it would appear that this framework strongly supports the four dimensions of the Productive Pedagogies model. 1-11 Eg exposure to realworld texts. To get what done? For Whom? Why? Transformed Practice Adding meaning Applied learning. instruction manuals Eg discussing how skills eg uncovering the underlying patterns in the texts work. linking to texts in students’ lives Overt Instruction Describing patterns in meaning Critical Framing Locating purpose Explicit teaching. the Multiliteracies idea simply provides a framework for rethinking literacy curriculum. ie what a piece of communication is for.g. e. whether it be content or meaning and communication. . making it more worldly. There are four elements of teaching practice in the Multiliteracies pedagogy outlined in Table 3 above. As can be seen from Table 1. (taking students to a new place.The Multiliteracies Framework – Table 3 Situated Practice Immersion in experience Either the various knowledge. which lead students on a transformative learning journey. websites. applying understandings to a new context. whose voices are heard and whose are absent Eg making and using texts (doing something with them). video clips. communication in practice. applying the new knowledge about texts “None of this is meant to imply that teachers will have to add a whole lot of new content into their existing curriculum. to new learnings and understandings) Eg discussing what the texts are for. Contextualising learning. They correspond to the four knowledge processes (Table 2). Real-world meanings. explaining purposes. interests and experiences students bring to school (eg ways of communicating) or immersion in authentic active learning. On the contrary.” (PETA March 2002).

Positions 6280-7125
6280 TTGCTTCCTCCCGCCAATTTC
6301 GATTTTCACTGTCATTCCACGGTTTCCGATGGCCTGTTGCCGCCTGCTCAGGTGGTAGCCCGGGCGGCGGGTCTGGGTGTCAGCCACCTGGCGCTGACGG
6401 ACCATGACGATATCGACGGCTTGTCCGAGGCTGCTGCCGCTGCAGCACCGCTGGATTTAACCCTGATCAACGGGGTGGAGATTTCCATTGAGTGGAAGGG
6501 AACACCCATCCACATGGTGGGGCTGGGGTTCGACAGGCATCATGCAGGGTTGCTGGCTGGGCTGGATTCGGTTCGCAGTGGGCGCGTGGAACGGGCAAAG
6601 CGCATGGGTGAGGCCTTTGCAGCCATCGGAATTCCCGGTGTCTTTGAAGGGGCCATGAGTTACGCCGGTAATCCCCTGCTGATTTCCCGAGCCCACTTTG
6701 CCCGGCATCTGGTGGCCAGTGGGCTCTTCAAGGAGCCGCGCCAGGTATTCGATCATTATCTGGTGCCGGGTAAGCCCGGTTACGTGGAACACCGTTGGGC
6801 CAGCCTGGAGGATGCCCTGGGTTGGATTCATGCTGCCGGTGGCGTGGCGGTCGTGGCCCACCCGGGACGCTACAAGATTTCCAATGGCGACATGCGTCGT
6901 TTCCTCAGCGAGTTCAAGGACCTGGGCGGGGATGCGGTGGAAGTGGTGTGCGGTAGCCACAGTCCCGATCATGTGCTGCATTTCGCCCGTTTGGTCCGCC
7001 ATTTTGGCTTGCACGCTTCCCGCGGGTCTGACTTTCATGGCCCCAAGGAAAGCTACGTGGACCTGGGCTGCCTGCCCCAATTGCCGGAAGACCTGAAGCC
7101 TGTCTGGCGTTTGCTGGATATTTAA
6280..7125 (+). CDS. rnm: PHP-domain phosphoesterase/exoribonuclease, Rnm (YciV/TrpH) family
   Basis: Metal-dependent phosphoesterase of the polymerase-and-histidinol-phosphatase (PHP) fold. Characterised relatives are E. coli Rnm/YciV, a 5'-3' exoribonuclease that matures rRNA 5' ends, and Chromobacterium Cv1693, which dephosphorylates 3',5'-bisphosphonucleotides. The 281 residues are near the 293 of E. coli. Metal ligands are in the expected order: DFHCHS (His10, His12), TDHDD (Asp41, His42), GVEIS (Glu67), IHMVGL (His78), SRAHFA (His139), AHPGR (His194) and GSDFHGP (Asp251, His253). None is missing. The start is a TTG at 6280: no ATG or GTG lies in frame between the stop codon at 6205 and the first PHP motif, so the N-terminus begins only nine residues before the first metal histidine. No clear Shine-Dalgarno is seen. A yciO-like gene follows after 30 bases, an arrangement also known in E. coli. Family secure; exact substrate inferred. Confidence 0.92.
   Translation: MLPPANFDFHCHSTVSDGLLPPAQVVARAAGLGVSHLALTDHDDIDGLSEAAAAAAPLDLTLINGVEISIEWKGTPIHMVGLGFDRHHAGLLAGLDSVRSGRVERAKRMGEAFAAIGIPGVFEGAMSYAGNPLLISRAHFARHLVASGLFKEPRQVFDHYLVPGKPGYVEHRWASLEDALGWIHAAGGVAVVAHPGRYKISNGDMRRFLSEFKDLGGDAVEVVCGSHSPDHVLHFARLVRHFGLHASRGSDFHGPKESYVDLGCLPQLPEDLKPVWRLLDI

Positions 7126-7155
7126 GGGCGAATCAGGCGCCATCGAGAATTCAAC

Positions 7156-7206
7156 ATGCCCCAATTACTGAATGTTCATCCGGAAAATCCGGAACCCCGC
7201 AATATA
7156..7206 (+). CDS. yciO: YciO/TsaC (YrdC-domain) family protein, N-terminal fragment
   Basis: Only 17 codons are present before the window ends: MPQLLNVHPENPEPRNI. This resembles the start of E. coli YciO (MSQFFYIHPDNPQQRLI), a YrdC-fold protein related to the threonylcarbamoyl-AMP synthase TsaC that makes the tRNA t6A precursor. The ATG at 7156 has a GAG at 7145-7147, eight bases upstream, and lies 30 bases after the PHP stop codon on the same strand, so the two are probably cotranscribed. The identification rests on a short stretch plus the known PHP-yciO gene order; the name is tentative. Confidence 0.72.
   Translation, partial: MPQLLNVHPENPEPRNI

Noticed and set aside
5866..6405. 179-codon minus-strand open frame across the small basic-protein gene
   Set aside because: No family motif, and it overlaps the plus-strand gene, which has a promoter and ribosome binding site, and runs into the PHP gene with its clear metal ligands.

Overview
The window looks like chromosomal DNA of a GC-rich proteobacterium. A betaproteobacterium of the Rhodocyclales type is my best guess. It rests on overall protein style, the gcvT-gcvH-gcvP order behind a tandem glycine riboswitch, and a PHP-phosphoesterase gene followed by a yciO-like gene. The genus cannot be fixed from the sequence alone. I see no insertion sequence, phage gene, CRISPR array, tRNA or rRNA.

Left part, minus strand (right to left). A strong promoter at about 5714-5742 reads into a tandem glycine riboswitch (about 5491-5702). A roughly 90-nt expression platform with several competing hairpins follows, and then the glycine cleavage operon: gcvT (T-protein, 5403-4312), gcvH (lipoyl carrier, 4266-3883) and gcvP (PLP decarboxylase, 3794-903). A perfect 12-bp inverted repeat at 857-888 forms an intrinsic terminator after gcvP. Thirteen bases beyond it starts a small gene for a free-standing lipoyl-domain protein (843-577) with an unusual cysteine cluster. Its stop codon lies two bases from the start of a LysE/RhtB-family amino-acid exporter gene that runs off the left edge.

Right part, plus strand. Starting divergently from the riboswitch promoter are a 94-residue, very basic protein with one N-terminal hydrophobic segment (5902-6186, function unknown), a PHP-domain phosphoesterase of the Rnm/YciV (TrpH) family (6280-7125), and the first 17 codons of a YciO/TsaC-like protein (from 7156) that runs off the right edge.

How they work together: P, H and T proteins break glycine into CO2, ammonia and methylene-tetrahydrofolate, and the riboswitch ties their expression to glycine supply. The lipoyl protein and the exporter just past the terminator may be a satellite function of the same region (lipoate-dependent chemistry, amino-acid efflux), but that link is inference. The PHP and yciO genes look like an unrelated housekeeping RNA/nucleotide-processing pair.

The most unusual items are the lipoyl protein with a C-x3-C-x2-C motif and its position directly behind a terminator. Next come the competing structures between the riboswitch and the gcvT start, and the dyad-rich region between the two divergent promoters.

Art Costa Co-operative learning Brain based learning It is acknowledged that some of these have also been used as a vehicle for curriculum planning but it could be argued that as a strategy per Bloom’s Taxonomy – the cognitive and affective domains.References: Anstey.cybertext. 1-12 .html http://www. A brief summary of these strategies follows. M & Cope.LearningConference. (2002) Literate Futures: Reading. they may not meet the full range of the four dimensions of the Productive Pedagogies. They include: • • • • • • Thinking Skills strategies such as De Bono’s Six Thinking Hats and Mind See Table 1 for comparisons. Kalantzis. M. m Multiliteracies: Teaching and learning in the new communications environment (March 2002) Primary English Teaching Association Part B: Teaching Strategies There are many teaching strategies teachers can use to plan classroom activities within the frameworks outlined above. Habits of Mind (16 Intelligences) . Gardners’ Multiple Intelligences. Education http://workplacecultures. W.